Lexus Teams Up With Marvel’s ‘Eternals’ in Advertising Alliance

In a challenging era for car sales, sometimes you need a team of superheroes to help get the metal off the lot.

Lexus, the luxury-auto unit of Toyota, is joining with the Marvel band of altruistic aliens known as the Eternals, who are slated to be the focus of the next film from the popular Disney-backed entertainment unit. Social-media vignettes featuring actor Kumail Nanjiani as Kingo, an Eternal who can blast cosmic energy from his hands, will start to surface Monday. The movie, simply titled “Eternals,” is expected to debut November 5.

Lexus is hoping to make “Gen Y” consumers in their 30s and 40s more aware of its vehicles, says Vinay Shahani, Lexus vice president of marketing, in an interview. “Gen Y is going to be the biggest group of consumers for luxury vehicles here in the U.S. And Gen Y is also going to be the most diverse generation the U.S. has ever seen,” Shahani says. Because “Eternals” features characters from a broad range of backgrounds — actors include Angelina Jolie, Gemma Chan, Richard Madden, Lauren Ridloff, Brian Tyree Henry, Salma Hayek, Lia McHugh, Barry Keoghan, Don Lee and Kit Harrington — “we felt like the movie really aligns with our audience,” he adds.

In a 30-second vignette likely to show up on Facebook, Instagram, Twitter, Tik Tok and other venues, Nanjiani’s Kingo races in a new Lexus IS 500 sports sedan to join his comrades in battle, but faces a more immediate challenge: finding a parking spot. Actor Gaius Charles provides a new overall narrating voice for the company.

Lexus worked hard to ensure the spot looked like a Marvel movie, enlisting brothers Anthony and Joe Russo, who have directed four Marvel movies, to guide the commercial. And the company tapped Framestore, a special-effects company that has also worked with Marvel, says Shahani.  Viewers who pay close attention to the ad may notice a few Marvel “Easter eggs,” or references to Marvel storylines.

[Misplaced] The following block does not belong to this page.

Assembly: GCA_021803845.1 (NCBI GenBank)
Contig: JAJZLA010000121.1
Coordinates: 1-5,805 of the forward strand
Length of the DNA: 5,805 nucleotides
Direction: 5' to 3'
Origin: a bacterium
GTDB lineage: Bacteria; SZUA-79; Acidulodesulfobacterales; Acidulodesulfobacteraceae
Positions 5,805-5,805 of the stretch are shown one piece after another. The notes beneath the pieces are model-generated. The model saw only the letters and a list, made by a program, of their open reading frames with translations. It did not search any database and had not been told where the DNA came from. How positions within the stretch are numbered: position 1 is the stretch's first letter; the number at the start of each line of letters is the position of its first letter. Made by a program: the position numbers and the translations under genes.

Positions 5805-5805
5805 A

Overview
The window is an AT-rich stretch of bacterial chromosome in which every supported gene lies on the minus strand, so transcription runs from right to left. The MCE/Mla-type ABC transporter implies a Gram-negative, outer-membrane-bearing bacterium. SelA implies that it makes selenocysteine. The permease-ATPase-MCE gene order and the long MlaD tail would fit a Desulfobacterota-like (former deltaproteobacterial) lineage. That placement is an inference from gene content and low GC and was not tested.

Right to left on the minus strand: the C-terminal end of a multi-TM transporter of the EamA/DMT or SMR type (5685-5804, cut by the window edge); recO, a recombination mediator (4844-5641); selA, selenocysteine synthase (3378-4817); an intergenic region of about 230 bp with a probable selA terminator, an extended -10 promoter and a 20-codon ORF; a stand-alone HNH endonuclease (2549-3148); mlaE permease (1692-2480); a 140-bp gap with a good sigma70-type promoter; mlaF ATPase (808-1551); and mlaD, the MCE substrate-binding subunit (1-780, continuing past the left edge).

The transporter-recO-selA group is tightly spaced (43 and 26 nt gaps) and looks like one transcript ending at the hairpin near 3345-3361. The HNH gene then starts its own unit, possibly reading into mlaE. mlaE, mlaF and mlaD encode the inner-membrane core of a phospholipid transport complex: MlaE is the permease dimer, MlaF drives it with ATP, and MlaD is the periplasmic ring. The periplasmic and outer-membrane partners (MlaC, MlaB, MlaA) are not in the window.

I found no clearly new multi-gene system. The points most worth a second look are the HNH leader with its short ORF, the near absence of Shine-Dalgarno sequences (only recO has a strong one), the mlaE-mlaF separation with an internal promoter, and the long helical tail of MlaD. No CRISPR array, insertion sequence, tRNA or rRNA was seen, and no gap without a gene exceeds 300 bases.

The Lexus work will also appear on cable, particularly during coverage of college football, NHL games and soccer, but Shahani says the campaign is tilted toward digital media. Lexus spent approximately $354.8 million on traditional advertising in 2020, according to Kantar, a tracker of ad spending.

Lexus sees its “Eternals” connection as part of a bigger bid to spark consideration of its cars by younger crowds. The marketing executive acknowledges that only a sliver of the consumers who see Lexus ads are in the market to buy a new luxury vehicle at any given moment. But, he says, by finding ways to connect to younger buyers in smart ways, Lexus hopes to keep its name in the mix when someone finds the means to make that sort of purchase.

The campaign will no doubt offer some cheer to mainstream media companies, many of which have been concerned about the state of auto advertising as countries around the globe try to emerge from the coronavirus pandemic. In 2020, the auto industry faced higher overall costs due to supply issues, chip shortages and surges in the price of raw materials and shipping. Now, eMarketer calls for auto industry spending on digital marketing to surge 20.5% to nearly $15 billion. And Magna, a media-research arm of Interpublic Group, expects overall auto ad spending to grow 18% this year.

Lexus will also have some of its vehicles — its LS 500 flagship sedan and its new NX luxury crossover — featured in the movie and will also have placement at the red-carpet “Eternals” premiere.

The automaker was able to get an early peek at the “Eternals” script to determine if the film might match up with any marketing initiatives, says Shahani. Lexus and Marvel have an alliance all their own, one that was inititally formed with the appearance of several Lexus cars in the 2018 Marvel film “Black Panther.”


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